Birgit sent me a link to a lovely companion in the "A Day" blog world: Robot A Day.
I love this "Lucy" dress that Cemetarian has up right now. But I love that orange plaid fabric in the illustration even more.
Remember the 2008 charity drive? Doesn't it seem a million years ago? It ended January 6, and according to the widget, we raised $1250 for Books Through Bars! Which is fantastic, given how completely horrible the economic news has been …
And I did promise that I would name a character in my forthcoming novel, The Secret Lives of Dresses (due out from Grand Central AND Hodder in 2010! And in Dutch and German sometime after that!) after one of the generous donors, and … the winner is … Maureen Boyle!
This character, as far as I know now, sports a Bettie Page haircut, fixes motorcycles, knits, and is studying HVAC. (All this is subject to change before publication.)
If you'd like to know my randomizing methodology, it's this — I dumped all the email addresses into an Excel file, assigned them all random numbers using Excel's RAND function, and then sorted on that number. Maureen came out on top!
I want to thank all of you who contributed to this year's fundraiser … the money we raised will go towards books for women prisoners in particular.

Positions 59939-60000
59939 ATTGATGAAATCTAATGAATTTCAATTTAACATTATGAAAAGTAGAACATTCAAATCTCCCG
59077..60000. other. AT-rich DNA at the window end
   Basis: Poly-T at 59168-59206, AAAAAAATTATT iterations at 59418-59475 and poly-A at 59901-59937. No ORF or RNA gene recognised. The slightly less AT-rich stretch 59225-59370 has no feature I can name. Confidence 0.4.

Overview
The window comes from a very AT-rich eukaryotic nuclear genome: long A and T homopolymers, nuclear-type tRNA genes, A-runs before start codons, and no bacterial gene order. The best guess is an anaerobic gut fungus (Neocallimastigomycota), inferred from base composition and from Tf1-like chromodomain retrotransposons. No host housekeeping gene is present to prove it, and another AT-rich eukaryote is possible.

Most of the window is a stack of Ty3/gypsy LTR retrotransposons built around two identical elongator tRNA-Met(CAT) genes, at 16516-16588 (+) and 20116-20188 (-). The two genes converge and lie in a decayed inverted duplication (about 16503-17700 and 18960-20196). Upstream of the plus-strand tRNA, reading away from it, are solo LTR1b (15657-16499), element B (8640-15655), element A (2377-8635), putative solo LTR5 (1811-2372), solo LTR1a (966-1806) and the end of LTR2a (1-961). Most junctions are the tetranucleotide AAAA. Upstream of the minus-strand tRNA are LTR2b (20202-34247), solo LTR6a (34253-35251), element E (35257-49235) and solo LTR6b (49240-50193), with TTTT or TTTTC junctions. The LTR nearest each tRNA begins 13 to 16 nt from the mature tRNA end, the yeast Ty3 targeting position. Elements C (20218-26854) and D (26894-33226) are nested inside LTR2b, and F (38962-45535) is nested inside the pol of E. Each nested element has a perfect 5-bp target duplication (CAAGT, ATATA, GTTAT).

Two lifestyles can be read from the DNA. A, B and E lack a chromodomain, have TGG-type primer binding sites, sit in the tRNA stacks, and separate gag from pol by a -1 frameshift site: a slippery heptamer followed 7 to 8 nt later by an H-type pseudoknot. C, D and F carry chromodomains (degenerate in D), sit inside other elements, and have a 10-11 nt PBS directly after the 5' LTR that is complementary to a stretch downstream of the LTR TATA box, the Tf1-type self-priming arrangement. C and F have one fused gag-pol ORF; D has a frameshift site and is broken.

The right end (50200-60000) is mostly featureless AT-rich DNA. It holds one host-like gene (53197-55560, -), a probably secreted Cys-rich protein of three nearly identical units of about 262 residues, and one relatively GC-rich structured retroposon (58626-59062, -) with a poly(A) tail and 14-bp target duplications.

If you want to be more involved with books for prisoners, Books Through Bars has set up this cool interactive map of programs in the US!
There was no way I wasn't going to love this dress. First of all, I love that color. Secondly, I love Isabel Toledo. (I actually met her — and her fantastic husband — once. She's even better in person.) Then, when you add in that she is wearing all that as THE FIRST LADY, well, you can see how one might become a bit overwhelmed.
And then those fantastic gloves! Swoon. [Disclosure: I have a vintage pair in just that color.]
I read a couple of pages of people's comments on this on the NYT caucus blog, and was disappointed that no one seemed to realize that Michelle Obama does what I advocate everyone should do: she wears what makes her happy. Could she have worn some boring royal-blue, be-Spanx-ed sheath, by Oscar de la Renta (no offense, Oscar, but you know what I'm talking about) and gotten relieved and approving nods from the Fashion Commentariat? You know she could. But she obviously loves those gloves: they made her happy, so she wore them. WITH a yellow wool lace Isabel Toledo!
The thing is, you can't please everyone all of the time. You can't even please most of the people most of the time. Which is why, especially when it comes to clothes, you have to please yourself. You're the one wearing them; you're the one in the pictures; you're the only one whose happiness is even remotely under your own control: so do what feels right!